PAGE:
- The Washington Times - Wednesday, December 5, 2012

The Senate last week unanimously passed an amendment to the 2013 Defense Authorization Bill that commits the United States to defend Japan should the Senkaku Islands come under attack by a third country – a reference to China.

“While the United States takes no position on the ultimate sovereignty of the Senkaku Islands, the United States acknowledges the administration of Japan over the Senkaku Islands,” the legislation states.

“The unilateral actions of a third party will not affect United States acknowledgement of the administration of Japan over the Senkaku Islands.”

The amendment was sponsored by Sen. Jim Webb, Virginia Democrat, Vietnam combat veteran and former Navy secretary under PresidentReagan.

The wording of the amendment is mild but firm.

“The peaceful settlement of territorial and jurisdictional disputes in the East China Sea requires the exercise of self-restraint by all parties in the conduct of activities that would complicate or escalate disputes and destabilize the region, and differences should be handled in a constructive manner consistent with universally recognized principles of customary international law,” the legislation states.

In announcing the amendment, Mr. Webb minced no words about its purpose: “Over the past several years, China has taken increasingly aggressive actions to assert its claim over the Senkaku Islands in the East China Sea and in a broad expanse of the South China Sea.”

The Chinese government was unusually quiet about the legislation.

The sole Chinese response was a routine editorial from official media immediately following its passage. It said the amendment would backfire and ultimately prove “unwise.”

However, there is little expectation of surprise about the amendment. Article 5 of the Japan-U.S. Security Treaty says: “Each Party recognizes that an armed attack against either Party in the territories under the administration of Japan would be dangerous to its own peace and safety and declares that it would act to meet the common danger in accordance with its constitutional provision and processes.”


China’s government spokesman last week launched verbal salvos against the South African Supreme Court for overturning South Africa’s decision to reject a visa application from the exiled Tibetan leader the Dalai Lama.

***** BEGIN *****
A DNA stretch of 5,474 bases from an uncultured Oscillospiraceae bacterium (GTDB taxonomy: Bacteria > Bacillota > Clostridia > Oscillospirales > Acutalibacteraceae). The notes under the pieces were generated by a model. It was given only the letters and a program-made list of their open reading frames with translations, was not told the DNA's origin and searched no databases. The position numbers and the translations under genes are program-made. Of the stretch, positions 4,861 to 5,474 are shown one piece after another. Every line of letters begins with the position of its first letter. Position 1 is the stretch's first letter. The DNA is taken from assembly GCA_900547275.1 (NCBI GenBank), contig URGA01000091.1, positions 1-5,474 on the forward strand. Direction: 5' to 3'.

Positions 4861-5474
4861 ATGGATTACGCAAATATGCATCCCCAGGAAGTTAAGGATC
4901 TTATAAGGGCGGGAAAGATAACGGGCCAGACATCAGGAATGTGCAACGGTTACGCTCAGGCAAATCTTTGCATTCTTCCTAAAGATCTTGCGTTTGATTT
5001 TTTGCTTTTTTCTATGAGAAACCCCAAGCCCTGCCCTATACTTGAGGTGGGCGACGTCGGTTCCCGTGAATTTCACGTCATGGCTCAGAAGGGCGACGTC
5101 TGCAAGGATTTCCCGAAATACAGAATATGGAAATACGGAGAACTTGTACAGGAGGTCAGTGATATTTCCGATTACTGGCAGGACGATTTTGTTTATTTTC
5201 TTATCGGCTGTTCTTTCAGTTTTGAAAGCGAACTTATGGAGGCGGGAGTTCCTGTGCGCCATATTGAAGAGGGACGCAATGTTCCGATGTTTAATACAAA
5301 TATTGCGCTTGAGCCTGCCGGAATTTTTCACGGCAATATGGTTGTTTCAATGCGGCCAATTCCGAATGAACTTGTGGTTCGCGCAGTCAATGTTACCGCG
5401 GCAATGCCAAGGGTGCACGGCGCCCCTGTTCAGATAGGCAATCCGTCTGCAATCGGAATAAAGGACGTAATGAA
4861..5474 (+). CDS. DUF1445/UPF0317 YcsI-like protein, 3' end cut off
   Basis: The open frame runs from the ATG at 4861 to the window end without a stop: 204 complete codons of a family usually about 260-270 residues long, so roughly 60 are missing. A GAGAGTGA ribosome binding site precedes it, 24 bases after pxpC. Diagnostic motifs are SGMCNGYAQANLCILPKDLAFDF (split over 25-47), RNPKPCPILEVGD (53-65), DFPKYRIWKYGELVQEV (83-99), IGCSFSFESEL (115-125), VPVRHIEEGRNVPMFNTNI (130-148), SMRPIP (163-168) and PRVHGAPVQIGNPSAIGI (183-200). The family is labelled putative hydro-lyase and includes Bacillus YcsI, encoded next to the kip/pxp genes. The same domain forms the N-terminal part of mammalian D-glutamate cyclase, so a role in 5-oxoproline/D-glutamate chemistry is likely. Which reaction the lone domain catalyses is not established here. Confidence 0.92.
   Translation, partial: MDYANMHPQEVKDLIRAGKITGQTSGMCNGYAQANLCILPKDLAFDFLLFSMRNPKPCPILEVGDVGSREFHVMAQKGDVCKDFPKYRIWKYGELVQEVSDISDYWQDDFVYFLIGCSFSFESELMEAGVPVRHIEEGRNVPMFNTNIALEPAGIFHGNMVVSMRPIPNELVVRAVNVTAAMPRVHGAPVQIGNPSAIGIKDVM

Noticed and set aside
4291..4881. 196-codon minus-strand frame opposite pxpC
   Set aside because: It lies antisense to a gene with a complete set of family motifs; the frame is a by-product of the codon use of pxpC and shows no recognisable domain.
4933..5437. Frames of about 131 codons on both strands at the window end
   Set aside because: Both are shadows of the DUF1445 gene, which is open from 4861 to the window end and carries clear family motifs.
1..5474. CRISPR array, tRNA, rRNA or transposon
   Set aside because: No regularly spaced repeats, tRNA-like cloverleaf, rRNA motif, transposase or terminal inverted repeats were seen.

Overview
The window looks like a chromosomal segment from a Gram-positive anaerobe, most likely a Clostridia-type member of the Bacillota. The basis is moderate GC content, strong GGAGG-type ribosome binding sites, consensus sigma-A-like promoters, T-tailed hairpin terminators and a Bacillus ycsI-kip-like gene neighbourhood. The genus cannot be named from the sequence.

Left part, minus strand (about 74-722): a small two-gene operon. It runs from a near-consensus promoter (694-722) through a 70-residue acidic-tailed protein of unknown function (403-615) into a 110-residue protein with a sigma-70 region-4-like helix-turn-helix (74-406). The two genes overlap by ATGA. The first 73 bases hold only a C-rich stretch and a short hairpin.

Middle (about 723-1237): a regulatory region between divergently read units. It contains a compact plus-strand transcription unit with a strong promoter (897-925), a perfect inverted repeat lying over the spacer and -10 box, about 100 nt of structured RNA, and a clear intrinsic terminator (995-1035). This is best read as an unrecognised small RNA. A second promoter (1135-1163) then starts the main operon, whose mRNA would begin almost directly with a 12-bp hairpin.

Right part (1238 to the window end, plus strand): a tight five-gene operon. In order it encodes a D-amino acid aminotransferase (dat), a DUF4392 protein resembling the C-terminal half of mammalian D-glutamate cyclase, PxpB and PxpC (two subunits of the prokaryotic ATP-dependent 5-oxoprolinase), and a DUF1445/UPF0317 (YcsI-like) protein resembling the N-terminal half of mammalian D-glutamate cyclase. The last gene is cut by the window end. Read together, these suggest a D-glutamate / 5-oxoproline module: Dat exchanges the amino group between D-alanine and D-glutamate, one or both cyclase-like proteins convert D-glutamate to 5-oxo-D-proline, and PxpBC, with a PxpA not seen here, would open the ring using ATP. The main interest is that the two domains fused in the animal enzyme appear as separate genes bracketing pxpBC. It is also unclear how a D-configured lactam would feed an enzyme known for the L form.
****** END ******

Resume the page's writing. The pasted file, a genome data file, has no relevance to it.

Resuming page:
China resolutely opposes Dalai in any capacity and for any reasons to visit any country in the world to conduct activities [aimed] at splitting China,” spokesman Hong Lei said.

In August, Archbishop Desmond Tutu invited his fellow Nobel laureate and friend the Dalai Lama to travel to South Africa to celebrate his 80th birthday.

China immediately used its diplomatic and economic muscle to pressure the Pretoria government to reject the Dalai Lama’s visa application. The South African government caved in to Chinese pressure but was too embarrassed to publicize the decision.

Opposition in the South African parliament formed a united front in condemning the government’s decision and appealed to the court. A lower court affirmed the government’s decision, but it was appealed to the Supreme Court, which ruled in favor of the opposition.

Archbishop Tutu expressed jubilation and said maybe he will invite the Dalai Lama for his 90th birthday. The lawmakers, however, urged an earlier invitation for the Buddhist leader.

China has become South Africa’s largest trading partner, and there are many Chinese investments in South Africa as well. Last year, with China’s help, South Africa was allowed to become a member of a group of the largest developing countries, known as the BRIC – Brazil, Russia, India and China.

However, bilateral trade is severely imbalanced, and China is accused by many South Africans of neocolonialism.

“This trade pattern is unsustainable in the long term,” South African President Jacob Zuma told his Chinese hosts at a July conference in Beijing on Africa-China trade. “Africa’s past economic experience with Europe dictates a need to be cautious when entering into partnerships with other economies.”

• Miles Yu’s column appears Thursdays. He can be reached at [email protected]



Click to Read More

Click to Hide